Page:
Tuesday, May 31, 2011

My Big Fat Greek Holiday: Crete

Keenan and I just returned from a week long family holiday to the Greek Isles with my older sister and her husband in town from Hong Kong and my kid sister from California who just finished her first semester of nursing school.
The first leg of our family holiday took us to the largest and southern-most island of GreeceCrete - which is known for its rugged landscape, famous gorges, hiking, and sun-drenched beaches. Crete is a hiker’s paradise so if you fancy hiking, then you should base yourself in either Rethymnon or Chania for the Samaria Gorge, otherwise, head to the eastern part of Crete and stay in or around Elounda Bay, or as far as Vai. 

Scenic views of Crete:
After touching down in Heraklion, we made the obligatory visit to the Knossos, the largest Minoan palace, located about 5 miles south of the airport. If you are an archaeological enthusiast of all things related to the late Bronze period, then Knossos will be your little slice of heaven. But for us, it was a bit underwhelming. My suggestion is to get a guide as the palace isn’t very well signposted, otherwise, you may feel like you are looking at piles of stones and a few reconstructed buildings. 


We booked a 3br-2ba villa with a pool and view of the sea just outside of the Venetian city of Rethymnon. The villa was well-designed with an open plan kitchen, dining and living room -- perfect for socializing and entertaining. We spent most of our time in the villa due to the dreadful rain. Yes rain in Crete in late May – way to spoil a sun holiday! However as it has been well over two years since we were all under the same roof, we ceased the opportunity for some quality family-bonding time playing board games, following President Obama’s European tour through Ireland, U.K., France, and Poland on the BBC, and BBQed...English-style in the rain!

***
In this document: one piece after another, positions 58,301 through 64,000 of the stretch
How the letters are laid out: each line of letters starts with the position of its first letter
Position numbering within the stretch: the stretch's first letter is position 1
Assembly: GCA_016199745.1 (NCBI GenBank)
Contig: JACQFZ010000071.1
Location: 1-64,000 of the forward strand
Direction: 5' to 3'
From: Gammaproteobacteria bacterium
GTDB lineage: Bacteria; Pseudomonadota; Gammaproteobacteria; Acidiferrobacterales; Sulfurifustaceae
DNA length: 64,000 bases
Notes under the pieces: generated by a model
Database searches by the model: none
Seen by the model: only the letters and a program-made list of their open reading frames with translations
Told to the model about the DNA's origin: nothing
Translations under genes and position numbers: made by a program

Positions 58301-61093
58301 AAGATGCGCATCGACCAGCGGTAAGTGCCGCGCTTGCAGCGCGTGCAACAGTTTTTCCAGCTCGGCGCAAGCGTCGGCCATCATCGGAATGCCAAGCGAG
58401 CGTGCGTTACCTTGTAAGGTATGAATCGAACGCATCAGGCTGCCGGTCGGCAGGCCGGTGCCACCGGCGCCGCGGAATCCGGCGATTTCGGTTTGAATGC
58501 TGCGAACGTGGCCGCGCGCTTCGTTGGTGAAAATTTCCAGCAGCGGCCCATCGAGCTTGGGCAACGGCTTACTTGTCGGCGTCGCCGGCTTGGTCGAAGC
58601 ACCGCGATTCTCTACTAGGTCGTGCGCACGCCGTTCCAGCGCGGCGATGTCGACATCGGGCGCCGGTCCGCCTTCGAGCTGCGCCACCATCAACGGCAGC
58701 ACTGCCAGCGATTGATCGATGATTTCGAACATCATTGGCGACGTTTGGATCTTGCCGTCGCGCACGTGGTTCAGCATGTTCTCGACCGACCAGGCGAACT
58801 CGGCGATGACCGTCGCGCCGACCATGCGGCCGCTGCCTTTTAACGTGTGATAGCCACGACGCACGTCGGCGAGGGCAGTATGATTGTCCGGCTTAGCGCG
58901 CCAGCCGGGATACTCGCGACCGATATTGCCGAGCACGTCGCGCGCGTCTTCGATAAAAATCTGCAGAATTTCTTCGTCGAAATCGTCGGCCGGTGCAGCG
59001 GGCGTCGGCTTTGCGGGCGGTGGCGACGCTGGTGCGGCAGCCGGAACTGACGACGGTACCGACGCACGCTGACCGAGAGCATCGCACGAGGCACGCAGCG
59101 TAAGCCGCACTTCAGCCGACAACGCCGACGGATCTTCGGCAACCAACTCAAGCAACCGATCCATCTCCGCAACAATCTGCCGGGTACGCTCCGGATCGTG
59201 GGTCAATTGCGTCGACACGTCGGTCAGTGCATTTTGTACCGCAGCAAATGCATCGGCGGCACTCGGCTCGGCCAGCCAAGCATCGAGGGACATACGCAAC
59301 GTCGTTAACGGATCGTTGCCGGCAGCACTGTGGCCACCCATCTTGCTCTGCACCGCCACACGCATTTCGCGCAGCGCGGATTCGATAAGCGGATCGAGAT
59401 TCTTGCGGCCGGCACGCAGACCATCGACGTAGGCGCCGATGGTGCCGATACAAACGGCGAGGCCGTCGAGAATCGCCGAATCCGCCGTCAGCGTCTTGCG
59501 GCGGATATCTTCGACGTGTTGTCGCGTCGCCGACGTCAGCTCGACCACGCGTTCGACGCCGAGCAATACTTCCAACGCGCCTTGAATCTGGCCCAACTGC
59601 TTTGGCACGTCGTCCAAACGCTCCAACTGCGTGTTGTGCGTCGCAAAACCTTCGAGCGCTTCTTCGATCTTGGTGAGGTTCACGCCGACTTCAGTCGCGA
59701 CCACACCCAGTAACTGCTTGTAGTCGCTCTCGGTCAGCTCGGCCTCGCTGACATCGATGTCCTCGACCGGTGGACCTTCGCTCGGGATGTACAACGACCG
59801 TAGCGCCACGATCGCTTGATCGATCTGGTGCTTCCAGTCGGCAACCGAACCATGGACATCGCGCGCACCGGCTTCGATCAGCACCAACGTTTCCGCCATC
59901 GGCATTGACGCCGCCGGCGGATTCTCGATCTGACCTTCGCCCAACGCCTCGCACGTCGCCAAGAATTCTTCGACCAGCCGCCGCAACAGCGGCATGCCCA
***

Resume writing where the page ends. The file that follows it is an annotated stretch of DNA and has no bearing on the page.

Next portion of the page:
When it wasn’t raining, we spent lazy mornings and afternoons sunbathing in the garden, explored the town of Rethymnon, and went on a scenic drive to the south coast. Like the rest of central Crete, Rethymnon is a gritty city with a Venetian castle built in 1590 to protect the city from the Turks as well as a lively harbour and pleasant old town. For dinner one evening, we went to Taverna Kyria Maria (Moshovitou 20, Rethymnon), a small family-run restaurant located in a small narrow alleyway in Old Town for a traditional Cretan dinner washed down with Mythos beer and a complimentary strong shot of raki.
Rethymnon Harbour and Venetian Castle: 
Perhaps the highlight of Crete was the drive to the southern coast through Kourtaliotko Gorge to the beaches of Plakias and Damnoni, and visiting the hilltop monastery of Moni Preveli. The beaches along the south coast are less crowded and the sweeping bay of Plakias makes it ideal for sunbathing (beware for the nudist beach at the far end of Plakias) and swimming although the water was freezing.

The Moni Preveli is also worth a visit though I should note that the road up to the monastery is treacherous. Due to its isolated position, Moni Preveli played an important role in Cretan revolts against the Nazis during World War II. There is a statue commemorating the Battle of Crete in 1941.
After spending a few days in Crete, we took a 2 hr high-speed ferry from Heraklion port to the island of Santorini. More to come from Greece

2 comments:

  1. Amazing article and nice pictures. I've been to Crete twice and I love the island. I am a big fan of hiking and the SamariĆ” Gorge is pretty challenging!

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  2. Thanks! Wish we had time to hike Samaria Gorge...next time.

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